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EAT, DRINK & PLAY   -   THE DISH
Don't be Afraid of Fish!
Entertaining the Question
June, 2005 - Issue #8
Q: The closest I've been able to get to preparing seafood is sticking fish sticks in the oven. I love eating fish in restaurants, but I'd like to eat it more often for health reasons. I'm scared of everything, from purchasing to preparing. Help!

A: We'll admit it - even these caterers have been intimidated at the fish market. The key to cooking fish is to start simply; pan sauteing with a good accompanying sauce is the perfect place to begin. After all, getting a hot pan sauce and hot fish on the table at the same time isn't so easy because fish cools down quickly.

Your local supermarket has a seafood counter; Whole Foods and Pavillions are especially in-tune with the best offerings. When ordering, be exact with what you want. If you ask for "four fillets" of say, sole or haddock or salmon, you will get four random sizes - and that makes for trouble when cooking. To ensure evenly cooked fillets you need to buy the same size and thickness. Be bold! Ask for "four 5-ounce fillets" or even for "four 5-ounce fillets that are 1/2-inch thick." The fishmonger will be happy to accommodate your requests, and while you are there, pick their brain and ask for tips on the best way to prepare that fish.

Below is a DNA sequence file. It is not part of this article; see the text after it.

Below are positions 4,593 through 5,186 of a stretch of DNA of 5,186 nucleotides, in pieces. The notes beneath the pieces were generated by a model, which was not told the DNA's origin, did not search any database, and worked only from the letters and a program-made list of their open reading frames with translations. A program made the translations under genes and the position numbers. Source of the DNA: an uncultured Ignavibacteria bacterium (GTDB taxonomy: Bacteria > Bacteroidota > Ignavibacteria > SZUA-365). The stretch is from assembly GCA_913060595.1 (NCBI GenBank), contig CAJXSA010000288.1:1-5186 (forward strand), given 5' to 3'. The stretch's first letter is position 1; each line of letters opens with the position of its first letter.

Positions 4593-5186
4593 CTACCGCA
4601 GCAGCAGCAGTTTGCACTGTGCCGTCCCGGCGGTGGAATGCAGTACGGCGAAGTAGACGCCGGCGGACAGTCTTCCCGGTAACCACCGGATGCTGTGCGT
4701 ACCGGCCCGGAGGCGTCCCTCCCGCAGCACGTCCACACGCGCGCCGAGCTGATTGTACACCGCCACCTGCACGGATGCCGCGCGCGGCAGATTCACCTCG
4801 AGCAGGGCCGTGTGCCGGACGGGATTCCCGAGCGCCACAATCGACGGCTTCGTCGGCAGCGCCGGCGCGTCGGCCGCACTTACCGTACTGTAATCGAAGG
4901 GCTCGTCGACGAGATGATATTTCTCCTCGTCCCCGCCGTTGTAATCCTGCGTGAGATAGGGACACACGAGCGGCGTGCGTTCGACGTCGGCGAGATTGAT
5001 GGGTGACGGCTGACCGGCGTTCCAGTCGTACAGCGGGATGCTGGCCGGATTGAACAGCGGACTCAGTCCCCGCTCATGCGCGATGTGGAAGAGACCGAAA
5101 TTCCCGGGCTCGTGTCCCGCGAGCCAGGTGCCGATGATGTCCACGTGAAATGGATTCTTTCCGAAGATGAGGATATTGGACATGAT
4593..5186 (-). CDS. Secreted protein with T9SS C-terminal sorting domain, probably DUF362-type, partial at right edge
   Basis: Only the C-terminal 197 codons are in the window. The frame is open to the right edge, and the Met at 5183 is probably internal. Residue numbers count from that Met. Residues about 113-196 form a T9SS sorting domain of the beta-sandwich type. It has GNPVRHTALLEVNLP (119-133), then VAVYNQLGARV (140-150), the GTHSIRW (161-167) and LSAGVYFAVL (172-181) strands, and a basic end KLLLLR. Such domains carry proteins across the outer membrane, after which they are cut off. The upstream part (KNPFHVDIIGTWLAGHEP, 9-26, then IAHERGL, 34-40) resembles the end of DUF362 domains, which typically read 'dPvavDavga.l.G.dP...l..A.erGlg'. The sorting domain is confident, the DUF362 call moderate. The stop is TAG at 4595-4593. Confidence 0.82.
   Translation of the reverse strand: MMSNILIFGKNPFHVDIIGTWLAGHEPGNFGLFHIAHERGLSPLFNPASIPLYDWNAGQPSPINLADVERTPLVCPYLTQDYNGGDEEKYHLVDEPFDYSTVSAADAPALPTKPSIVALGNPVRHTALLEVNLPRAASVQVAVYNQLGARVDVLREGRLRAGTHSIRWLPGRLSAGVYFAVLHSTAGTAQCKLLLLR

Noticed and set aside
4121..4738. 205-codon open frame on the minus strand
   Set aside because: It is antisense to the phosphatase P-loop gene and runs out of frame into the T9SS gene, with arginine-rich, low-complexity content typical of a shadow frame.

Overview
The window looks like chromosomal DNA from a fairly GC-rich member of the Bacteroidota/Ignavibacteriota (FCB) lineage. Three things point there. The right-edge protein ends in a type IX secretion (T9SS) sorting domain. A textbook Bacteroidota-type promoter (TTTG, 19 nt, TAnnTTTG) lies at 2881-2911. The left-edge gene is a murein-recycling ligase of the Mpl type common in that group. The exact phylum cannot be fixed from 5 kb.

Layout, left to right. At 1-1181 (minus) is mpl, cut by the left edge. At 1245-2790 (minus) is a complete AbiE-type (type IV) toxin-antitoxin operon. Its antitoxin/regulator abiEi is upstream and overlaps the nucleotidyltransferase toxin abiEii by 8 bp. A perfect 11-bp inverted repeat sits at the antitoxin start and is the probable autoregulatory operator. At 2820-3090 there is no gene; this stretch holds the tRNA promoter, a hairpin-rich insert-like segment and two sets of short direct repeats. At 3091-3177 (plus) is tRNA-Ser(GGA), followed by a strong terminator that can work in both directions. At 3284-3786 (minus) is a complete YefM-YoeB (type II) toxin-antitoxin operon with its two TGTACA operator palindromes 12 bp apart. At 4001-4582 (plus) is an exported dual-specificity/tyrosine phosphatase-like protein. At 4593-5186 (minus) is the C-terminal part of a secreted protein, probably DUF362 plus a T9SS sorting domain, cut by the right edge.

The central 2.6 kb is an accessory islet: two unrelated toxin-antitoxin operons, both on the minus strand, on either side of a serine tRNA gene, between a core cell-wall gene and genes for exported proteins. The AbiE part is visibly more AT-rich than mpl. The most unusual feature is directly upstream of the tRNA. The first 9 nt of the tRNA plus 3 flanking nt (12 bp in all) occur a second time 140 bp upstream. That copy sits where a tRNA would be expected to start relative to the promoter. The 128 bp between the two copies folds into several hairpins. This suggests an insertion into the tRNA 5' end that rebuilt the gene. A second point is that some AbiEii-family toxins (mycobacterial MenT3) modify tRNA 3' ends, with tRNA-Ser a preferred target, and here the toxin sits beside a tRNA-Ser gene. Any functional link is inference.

For the saute, season the fish with salt and pepper, then put a coat of flour on it. This is what gives it that brown color as you saute it in a skillet with hot oil. Make sure your fillets are in single layer; reduce the heat to medium and cook until the edges of the fillets are opaque and the bottoms are golden brown (about three to four minutes for thick fillets, two to three minutes for thin fillets). Using a spatula, gently flip fillets, and cook on the second side for about two to three minutes more. Here's a little catering secret: to make sure the fish is cooked just right, use a paring knife to peek inside. If the flesh is still translucent, the fish is not yet done; if the flesh is opaque and flakey but still juicy, the fish is ready to come out of the pan. If it is dry, yikes! It has been overcooked. Our other secret to producing hot fish with hot sauce is to make the sauce in its own pan and keep it on a low burner while cooking the fish.

Now that you have conquered your fear of sauteing fish, enjoy this incredible sauce.

Orange Tarragon Sauce with Cream
Makes 1 cup
2 tsp vegetable oil
3 tbsp minced shallot
1 cup fresh orange juice
3 tbsp champagne vinegar (you can use white wine vinegar)
1/4 cup heavy cream
2 tbsp cold unsalted butter
1 tbsp chopped fresh tarragon leaves
Salt and pepper


Heat oil in medium saucepan over medium heat until simmering but not smoking; add shallot and cook, stirring frequently until softened and beginning to color, about 1-1/2 minutes. Add orange juice and vinegar; increase heat to high and bring to boil. Boil until reduced to 3/4 cup, which should take about four to six minutes. Add heavy cream and continue to cook until slightly reduced, about one minute. Remove saucepan from burner, whisk in butter and tarragon until combined, season to taste with salt and pepper. Cover to keep warm. To serve, stir sauce to recombine and spoon over fish fillets.

We are all about garnish here, so decorate that plate with orange wedges. Enjoy!

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Cindy and Tamra own RSVP Catering, headquartered in Santa Clarita.
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